A Pastoral Note in Response to the School Shooting
Like many of you, I watched the news in horror as yet another senseless act of violence against humanity ravaged our country on Tuesday. Just a week after a racially motivated shooting in Buffalo, New York, this shooting targeted our nation's children.
I say regularly that when there is deep pain and suffering in our world, it has always been the Christian tradition to stare it down. To allow our hearts to be splayed open. To weep and mourn over the dark realities of the broken human heart which so often show up in the most devastating ways. To look into the eyes of the systems and patterns that have led to this moment and to move towards the pain. Towards what makes us uncomfortable. Towards that which we would like to turn away from. This is the incarnational way of Jesus.
There has been much said in the past forty-eight hours regarding tangible steps that can be taken in the wake of this event. There are those that are challenging the trite responses that are often given to events like this - the lip service that allows the guilt of those unaffected by the violence off the hook. There is indeed tangible change that is needed - and we should work towards that change together as a community. Our children should not afraid to go to school. And this work begins, as Christians, with moving toward the pain. It begins with empathy. As we see demonstrated in our Holy Scripture time and time again, transformation begins with tears.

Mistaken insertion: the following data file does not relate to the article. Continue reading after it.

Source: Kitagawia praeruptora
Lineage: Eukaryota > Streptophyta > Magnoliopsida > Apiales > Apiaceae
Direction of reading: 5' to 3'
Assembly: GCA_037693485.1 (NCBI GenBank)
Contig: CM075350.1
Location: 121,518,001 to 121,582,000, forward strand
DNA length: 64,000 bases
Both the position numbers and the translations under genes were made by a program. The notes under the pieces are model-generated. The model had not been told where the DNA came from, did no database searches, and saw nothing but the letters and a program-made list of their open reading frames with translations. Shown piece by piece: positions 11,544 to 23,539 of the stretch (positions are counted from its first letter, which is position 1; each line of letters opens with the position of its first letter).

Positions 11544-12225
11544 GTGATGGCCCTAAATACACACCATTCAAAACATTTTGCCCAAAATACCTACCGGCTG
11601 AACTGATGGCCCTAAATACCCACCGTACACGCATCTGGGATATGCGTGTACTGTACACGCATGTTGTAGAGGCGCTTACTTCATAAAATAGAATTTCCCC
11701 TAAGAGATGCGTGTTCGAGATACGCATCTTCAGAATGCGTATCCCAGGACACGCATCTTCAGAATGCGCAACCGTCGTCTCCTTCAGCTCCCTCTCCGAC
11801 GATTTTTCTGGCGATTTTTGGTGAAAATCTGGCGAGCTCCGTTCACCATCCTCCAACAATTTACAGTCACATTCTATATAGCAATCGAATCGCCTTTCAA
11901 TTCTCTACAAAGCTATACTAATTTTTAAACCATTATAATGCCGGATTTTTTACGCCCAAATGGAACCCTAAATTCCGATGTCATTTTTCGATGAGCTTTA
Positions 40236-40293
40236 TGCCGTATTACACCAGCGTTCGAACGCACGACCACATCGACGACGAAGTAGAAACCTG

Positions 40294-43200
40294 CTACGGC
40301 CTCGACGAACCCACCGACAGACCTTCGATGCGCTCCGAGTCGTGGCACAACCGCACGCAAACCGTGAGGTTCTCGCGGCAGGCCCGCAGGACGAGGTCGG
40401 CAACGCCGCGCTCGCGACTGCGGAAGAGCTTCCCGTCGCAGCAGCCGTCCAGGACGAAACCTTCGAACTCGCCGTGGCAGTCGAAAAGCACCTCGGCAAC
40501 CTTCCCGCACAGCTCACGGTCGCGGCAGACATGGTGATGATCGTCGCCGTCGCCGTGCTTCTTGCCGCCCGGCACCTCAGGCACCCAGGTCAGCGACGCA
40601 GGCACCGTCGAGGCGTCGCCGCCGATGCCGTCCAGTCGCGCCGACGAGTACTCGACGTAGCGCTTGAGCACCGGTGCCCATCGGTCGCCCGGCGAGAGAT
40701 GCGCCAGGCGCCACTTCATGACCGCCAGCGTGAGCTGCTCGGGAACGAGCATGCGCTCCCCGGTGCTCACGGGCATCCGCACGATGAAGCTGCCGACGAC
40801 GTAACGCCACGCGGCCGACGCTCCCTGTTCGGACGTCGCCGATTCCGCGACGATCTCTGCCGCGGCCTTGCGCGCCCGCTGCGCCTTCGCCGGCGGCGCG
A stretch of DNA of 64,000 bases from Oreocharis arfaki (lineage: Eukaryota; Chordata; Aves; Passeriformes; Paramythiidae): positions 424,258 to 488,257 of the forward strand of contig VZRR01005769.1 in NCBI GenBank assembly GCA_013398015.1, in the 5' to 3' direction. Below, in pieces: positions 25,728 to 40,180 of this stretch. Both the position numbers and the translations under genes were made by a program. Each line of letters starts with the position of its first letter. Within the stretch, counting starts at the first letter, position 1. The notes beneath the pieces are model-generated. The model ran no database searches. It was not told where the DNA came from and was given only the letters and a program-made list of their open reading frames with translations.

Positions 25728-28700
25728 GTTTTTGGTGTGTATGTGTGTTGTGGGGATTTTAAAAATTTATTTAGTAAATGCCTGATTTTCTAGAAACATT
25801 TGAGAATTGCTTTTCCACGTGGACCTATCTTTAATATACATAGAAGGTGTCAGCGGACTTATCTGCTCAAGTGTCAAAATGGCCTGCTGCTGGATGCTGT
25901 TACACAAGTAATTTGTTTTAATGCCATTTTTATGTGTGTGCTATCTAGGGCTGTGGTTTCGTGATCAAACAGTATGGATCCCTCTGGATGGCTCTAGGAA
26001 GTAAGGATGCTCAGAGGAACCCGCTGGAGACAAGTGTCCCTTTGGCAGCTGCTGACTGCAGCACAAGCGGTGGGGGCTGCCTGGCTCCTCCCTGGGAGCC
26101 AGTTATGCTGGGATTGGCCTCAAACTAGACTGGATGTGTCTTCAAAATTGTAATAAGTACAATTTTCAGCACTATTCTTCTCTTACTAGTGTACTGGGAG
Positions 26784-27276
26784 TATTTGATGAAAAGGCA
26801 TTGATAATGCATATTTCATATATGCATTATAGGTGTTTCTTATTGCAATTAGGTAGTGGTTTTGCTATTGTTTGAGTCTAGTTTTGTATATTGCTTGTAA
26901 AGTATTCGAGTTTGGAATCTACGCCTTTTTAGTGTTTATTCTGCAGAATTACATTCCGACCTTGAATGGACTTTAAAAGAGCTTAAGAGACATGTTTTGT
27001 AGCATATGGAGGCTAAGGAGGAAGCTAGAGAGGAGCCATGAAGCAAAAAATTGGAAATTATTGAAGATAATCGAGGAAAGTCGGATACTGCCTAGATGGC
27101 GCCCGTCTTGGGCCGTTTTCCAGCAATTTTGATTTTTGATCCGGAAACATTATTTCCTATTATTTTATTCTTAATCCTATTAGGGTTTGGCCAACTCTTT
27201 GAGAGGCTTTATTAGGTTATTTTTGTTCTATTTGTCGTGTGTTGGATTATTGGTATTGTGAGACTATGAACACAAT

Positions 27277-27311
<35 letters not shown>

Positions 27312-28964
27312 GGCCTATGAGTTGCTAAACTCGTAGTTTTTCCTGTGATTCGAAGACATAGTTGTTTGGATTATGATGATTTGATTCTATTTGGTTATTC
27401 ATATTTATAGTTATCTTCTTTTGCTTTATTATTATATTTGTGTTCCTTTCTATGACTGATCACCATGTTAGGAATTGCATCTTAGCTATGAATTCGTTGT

In Psalm 126, the Psalmist puts to verse a prayer of ascent that is written during a time of great struggle. The people of God were coming out of a time of exile and captivity and looking with hope toward a new way of living. Clinging to a hope that could only be imagined, they grasped for words that would transform their imaginations away from baron wastelands and towards beautiful gardens. The Psalm concludes like this:
Those who sow with tears
will reap with songs of joy.
Those who go out weeping,
carrying seed to sow,
will return with songs of joy,
carrying sheaves with them.
It is the tear-stained path that leads us into pathways of hope. It is the broken and contrite heart that guides us into repentance and redemption. Eyes open wide to the darkness and the cracking of our world. And as we weep, we move towards the brokenness and pain, so that our hope might not be superficial or trite lip service, but might lead our society - our nation - away from the desolate desert that we see with our eyes, and towards a garden that is full of songs of joy.
It is true that our tears alone are not enough to change these patterns of violence. But may our tears provide a fertile ground for the garden of hope that is needed for lasting change to take root.
In these challenging days, please know that I walk with you.
To parents of children, or those that have children that are important to them in their lives, we walk together.
To those that are enraged by this senseless cycle of gun violence, we walk together.
To those that feel numb and paralyzed, we walk together.
To those who simply don't know how to feel or respond, we walk together.
May God's Spirit comfort you and guide us together towards hope and change.